I can say, however, that no anime has ever made feel as validated about myself as I did when I watched Shirobako. While that doesn’t translate into actual quality, it’s something that I’ll at least remember about the show.

Addendum

  • I first went into this with the full intention of dismissing Shirobako as unremarkable once all the fanfare dies down, even going as far as claiming that it wouldn’t stand the test of time. Now that the post transformed into something less mean-spirited, I now know that my actual feelings would not have been conveyed if I had continued trying to write what I wanted at first.
  • guys i swear i still like shirobako i just dont think its amazing or even the best anime of 2015 please do not subtweet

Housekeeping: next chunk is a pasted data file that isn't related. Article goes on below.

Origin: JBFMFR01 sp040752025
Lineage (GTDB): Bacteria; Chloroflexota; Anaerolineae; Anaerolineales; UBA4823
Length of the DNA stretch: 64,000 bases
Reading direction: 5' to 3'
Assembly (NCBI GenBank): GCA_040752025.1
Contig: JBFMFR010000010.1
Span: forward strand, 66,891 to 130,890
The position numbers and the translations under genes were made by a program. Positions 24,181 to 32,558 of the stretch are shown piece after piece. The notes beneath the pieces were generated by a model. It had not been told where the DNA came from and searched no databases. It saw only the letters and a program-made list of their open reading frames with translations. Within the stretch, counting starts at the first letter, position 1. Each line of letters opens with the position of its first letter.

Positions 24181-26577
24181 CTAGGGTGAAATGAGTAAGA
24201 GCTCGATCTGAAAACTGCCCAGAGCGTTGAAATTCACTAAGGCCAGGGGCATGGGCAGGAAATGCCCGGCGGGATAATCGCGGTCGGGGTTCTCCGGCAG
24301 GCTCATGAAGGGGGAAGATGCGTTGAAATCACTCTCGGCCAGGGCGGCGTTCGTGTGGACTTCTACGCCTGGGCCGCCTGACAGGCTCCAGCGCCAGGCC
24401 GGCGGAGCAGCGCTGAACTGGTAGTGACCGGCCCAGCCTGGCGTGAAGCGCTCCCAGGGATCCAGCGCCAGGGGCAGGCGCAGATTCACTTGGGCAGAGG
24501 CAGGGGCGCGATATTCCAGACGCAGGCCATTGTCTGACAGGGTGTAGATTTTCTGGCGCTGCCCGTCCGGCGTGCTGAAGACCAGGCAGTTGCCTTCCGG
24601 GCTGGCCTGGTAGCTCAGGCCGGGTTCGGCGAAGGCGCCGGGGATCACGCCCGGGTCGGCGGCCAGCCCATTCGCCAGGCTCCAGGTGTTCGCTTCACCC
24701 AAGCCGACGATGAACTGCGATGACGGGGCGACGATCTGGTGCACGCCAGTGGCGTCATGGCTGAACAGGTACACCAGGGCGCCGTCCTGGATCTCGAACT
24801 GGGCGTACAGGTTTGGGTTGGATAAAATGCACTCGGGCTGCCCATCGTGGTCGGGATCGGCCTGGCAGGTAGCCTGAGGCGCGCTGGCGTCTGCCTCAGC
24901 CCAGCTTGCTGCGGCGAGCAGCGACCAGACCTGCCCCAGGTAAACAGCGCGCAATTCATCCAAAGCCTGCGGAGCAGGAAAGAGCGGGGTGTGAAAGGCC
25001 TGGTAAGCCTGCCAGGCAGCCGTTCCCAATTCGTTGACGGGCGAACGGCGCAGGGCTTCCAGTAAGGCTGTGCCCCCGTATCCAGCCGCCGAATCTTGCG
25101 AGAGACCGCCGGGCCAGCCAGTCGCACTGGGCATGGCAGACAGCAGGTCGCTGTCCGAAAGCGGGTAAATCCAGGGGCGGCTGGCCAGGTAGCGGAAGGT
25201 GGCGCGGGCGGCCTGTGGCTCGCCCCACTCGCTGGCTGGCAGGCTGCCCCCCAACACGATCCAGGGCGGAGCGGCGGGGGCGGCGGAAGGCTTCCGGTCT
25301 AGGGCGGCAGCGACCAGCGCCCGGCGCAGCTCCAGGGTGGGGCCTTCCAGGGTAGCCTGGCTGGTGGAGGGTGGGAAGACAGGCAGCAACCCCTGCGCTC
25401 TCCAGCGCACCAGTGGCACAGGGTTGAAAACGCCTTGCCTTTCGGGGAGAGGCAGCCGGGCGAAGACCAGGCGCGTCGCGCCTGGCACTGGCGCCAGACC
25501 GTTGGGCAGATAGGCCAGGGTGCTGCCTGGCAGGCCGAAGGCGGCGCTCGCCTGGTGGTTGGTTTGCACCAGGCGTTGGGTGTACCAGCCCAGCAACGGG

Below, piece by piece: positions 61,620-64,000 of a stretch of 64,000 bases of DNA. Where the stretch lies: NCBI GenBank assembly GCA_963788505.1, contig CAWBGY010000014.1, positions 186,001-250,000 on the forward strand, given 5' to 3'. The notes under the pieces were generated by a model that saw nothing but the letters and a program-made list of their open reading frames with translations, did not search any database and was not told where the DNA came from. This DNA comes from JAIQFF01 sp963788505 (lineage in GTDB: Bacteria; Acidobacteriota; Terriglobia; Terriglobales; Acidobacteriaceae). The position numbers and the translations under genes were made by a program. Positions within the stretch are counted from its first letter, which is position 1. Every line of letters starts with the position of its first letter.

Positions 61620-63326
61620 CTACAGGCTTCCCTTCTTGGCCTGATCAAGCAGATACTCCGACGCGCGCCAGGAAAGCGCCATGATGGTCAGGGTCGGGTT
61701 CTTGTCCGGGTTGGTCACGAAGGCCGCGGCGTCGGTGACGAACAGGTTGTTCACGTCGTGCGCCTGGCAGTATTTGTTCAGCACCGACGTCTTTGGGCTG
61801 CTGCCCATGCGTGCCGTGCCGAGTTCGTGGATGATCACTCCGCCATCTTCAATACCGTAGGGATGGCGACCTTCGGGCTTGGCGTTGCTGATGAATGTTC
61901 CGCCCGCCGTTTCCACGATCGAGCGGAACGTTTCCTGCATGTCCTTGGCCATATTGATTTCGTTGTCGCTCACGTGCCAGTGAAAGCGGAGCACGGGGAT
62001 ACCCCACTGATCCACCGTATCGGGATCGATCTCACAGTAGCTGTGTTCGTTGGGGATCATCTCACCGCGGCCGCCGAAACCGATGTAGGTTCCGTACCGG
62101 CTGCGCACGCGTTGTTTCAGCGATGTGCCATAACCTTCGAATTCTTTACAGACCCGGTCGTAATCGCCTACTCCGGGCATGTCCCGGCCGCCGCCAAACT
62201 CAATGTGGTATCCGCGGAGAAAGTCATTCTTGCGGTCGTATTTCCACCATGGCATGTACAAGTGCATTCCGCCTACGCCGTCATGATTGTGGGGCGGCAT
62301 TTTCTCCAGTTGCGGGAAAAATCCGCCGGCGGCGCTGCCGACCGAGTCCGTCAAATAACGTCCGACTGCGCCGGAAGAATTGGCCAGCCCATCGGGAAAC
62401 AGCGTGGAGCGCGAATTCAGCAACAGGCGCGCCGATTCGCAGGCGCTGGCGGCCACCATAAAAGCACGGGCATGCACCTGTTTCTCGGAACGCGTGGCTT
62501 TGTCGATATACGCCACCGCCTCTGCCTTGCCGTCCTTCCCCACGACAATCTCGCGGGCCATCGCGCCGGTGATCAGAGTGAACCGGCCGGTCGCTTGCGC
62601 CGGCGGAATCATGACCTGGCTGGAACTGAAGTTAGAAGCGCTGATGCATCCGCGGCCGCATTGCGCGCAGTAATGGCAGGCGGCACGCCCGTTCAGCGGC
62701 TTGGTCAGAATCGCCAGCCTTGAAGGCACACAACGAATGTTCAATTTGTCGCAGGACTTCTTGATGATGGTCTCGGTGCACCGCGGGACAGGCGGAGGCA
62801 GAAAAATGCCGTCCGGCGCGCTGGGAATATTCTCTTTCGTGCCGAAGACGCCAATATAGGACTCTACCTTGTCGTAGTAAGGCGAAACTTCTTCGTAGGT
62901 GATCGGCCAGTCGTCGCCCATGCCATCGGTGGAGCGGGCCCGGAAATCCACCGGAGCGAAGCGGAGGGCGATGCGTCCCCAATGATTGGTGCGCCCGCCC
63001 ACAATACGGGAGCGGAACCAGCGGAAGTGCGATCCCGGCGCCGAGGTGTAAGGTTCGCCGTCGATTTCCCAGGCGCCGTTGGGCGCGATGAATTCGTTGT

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3 comments

  1. Yeah, pretty much. I like to think of Shirobako as a letter of encouragement to folks in the anime industry. That does sort of run concurrent to it really challenging you since it’s core belief system is essentially ganbatte and everything will be fine. I don’t hold it against it though, since everything people seem to say about working in anime suggests that hey, maybe Shirobako is exactly what those guys need. Maybe not so much what I need, unfortunately.

    I still appreciate it a lot, though I rarely think I ever felt inspired by it, which is what I would normally ask for in a show like this. I think if it was less safe in both conflicts and resolution it’d have had more of an effect on me. This is why my favourite episode was the voice actor panel with the DAT ASS guy. To me, that was something the series really seemed angry about, and was actually willing to aim for the throat during. It also had that one production guy shouting about Dat Ass, which is just the funniest friggin thing oh god